I am Esther Baston, during this lockdown I have been going on my walking machine every day. Firstly, I walked for ten minutes then I have been building my time up over these few weeks and I am walking for 28 minutes now. I did a charitable walk for NICE – Centre for Movement Disorders, my challenge was to walk for two miles over weeks.  I wanted to raise as much money for NICE as I could during this hard time because I was one of the first children went to Conductive Education so it has been a really special charity to me.  

I raised money for St Luke’s Hospice in Sheffield because my fiancé, Ben Stancer, had throat cancer and sadly Ben passed away at St Luke’s in July 2019.  

Ben was everything to me, he was my lover, my best friend and he was my partner in crime.  When Ben and me got engaged, we went to Disney World in Florida to celebrate our engagement and we had an amazing time.  

I think this year 2020 has been a really tough year for everyone with the coronavirus, everyone is living with fear and charities are the last thing on people’s minds.  However, people like Captain Tom Moore and many people with disabilities have achieved to raise money for charities.  These people’s stories have brought hope and escapism from these scary times.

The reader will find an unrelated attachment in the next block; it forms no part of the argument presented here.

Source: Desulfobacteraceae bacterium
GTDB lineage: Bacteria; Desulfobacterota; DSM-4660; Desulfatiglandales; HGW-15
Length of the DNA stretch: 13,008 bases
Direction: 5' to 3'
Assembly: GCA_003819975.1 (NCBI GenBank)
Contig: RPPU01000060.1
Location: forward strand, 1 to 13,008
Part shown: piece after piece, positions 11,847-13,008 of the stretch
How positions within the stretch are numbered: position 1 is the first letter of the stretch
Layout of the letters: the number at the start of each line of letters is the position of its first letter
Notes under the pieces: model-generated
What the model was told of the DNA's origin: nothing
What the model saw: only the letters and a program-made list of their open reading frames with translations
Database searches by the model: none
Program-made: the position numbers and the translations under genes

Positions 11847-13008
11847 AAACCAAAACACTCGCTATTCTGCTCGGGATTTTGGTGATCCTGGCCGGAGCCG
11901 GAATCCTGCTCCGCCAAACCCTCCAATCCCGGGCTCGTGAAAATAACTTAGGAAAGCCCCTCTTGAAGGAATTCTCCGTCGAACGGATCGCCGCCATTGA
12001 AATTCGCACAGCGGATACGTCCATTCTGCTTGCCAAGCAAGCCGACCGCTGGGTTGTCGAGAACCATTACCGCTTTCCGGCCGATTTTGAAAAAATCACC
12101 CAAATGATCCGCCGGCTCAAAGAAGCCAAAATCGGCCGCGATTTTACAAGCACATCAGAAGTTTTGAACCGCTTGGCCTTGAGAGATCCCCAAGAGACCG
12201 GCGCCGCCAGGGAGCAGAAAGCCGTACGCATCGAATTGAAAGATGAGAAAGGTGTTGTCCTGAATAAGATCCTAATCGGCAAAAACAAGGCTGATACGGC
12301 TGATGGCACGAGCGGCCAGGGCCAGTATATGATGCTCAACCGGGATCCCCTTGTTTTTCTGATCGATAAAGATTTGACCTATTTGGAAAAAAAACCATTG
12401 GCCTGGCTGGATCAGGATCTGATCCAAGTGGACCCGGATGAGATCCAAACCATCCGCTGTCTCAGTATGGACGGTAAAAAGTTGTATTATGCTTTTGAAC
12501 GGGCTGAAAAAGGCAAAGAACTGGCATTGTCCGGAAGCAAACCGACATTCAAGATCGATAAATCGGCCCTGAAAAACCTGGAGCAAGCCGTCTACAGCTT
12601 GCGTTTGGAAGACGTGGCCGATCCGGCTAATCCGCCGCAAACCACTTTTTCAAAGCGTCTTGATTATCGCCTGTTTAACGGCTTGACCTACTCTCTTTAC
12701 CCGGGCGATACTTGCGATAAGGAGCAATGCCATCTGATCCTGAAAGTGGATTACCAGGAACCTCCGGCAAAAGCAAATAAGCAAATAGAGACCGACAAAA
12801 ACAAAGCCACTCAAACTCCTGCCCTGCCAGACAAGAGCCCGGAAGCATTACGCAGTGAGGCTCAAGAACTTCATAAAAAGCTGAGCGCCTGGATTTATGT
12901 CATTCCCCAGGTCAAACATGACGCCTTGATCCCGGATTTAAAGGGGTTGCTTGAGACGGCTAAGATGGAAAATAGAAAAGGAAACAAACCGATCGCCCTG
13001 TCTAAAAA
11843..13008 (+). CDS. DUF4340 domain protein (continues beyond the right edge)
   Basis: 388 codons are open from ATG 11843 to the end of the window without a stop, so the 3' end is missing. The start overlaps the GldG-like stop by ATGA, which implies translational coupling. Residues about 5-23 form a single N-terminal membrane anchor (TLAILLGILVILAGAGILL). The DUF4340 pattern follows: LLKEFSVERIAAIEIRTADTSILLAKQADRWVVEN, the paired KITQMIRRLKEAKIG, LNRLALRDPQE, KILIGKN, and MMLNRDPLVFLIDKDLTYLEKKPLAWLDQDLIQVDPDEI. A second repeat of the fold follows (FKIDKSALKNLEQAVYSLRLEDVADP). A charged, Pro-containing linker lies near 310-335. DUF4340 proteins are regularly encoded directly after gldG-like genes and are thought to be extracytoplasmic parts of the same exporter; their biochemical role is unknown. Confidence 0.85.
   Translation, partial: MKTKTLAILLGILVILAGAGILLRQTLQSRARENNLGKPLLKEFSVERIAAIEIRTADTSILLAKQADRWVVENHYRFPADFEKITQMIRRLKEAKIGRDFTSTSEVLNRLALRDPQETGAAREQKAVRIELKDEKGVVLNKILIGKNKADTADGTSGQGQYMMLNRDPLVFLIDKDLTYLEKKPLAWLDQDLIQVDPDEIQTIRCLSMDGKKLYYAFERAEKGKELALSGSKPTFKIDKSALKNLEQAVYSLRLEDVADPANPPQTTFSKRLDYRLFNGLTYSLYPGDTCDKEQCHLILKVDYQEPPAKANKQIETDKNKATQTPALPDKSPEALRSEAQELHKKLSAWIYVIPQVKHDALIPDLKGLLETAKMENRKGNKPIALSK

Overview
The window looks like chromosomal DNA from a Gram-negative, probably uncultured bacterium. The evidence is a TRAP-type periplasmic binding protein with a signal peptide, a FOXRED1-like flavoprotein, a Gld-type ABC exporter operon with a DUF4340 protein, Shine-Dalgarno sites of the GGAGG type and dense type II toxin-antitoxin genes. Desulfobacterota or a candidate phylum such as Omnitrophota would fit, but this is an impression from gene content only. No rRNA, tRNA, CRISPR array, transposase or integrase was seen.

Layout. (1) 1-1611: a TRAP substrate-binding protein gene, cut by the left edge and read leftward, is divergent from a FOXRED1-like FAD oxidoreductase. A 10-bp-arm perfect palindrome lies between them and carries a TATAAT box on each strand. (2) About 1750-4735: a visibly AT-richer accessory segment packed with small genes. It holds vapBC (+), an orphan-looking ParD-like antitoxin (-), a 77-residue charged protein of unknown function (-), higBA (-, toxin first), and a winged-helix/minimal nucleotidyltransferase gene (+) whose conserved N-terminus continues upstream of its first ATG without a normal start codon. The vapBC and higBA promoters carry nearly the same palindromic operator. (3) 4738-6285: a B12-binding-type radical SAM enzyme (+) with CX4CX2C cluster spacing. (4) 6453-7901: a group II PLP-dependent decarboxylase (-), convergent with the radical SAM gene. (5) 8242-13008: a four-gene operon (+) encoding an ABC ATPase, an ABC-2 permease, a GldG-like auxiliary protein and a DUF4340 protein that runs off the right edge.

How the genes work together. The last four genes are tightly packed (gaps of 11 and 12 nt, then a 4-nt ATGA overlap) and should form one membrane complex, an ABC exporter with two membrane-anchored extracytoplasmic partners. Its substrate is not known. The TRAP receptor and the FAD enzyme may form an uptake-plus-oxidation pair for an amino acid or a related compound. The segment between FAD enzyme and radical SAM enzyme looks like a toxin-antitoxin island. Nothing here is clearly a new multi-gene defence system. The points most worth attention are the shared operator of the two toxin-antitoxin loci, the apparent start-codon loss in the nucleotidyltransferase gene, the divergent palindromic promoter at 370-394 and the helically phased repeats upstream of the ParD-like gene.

I was one of the first children, when NICE began in 1987, along with ten other children and their parents, who went to the Peto Institute in Hungary. I was out there for six months and that was the best thing that has ever happened to me. I am in my 30s now and I have been able to live a full life because of the motivation and help from NICE, even achieving a BA degree. 

Now I am a volunteer working for NICE in the fundraising department. The reason I have chosen to do this is to support the charity by promoting their amazing work in providing a service of improving the life of children and adults with movement disorders. 

Also, I go to NICE to have weekly sessions to do Conductive Education at Cannon Hill House, and throughout the lockdown I have attended remote group sessions on Zoom.  The reason I go to my sessions is because I have to work on my physical challenges, which I have to face every day. 

I have been able to carry on with my Conductive Education sessions during the lockdown because the conductors offered online sessions every week.  I thought the online sessions were really good, I still felt that I had a workout in my bungalow. Also I felt that the connection between NICE and me was still there by Zoom and emailing. 

NICE is also people’s social link where people can have that social connection when they come to their session, with anyone involved at NICE, e.g. volunteers, cleaners and people in the fundraising office. With Coronavirus, that has had to stop this year. I think this Coronavirus has had a big impact on people’s mental health by loneliness, fear and feeling scared.

Esther Baston
NICE Volunteer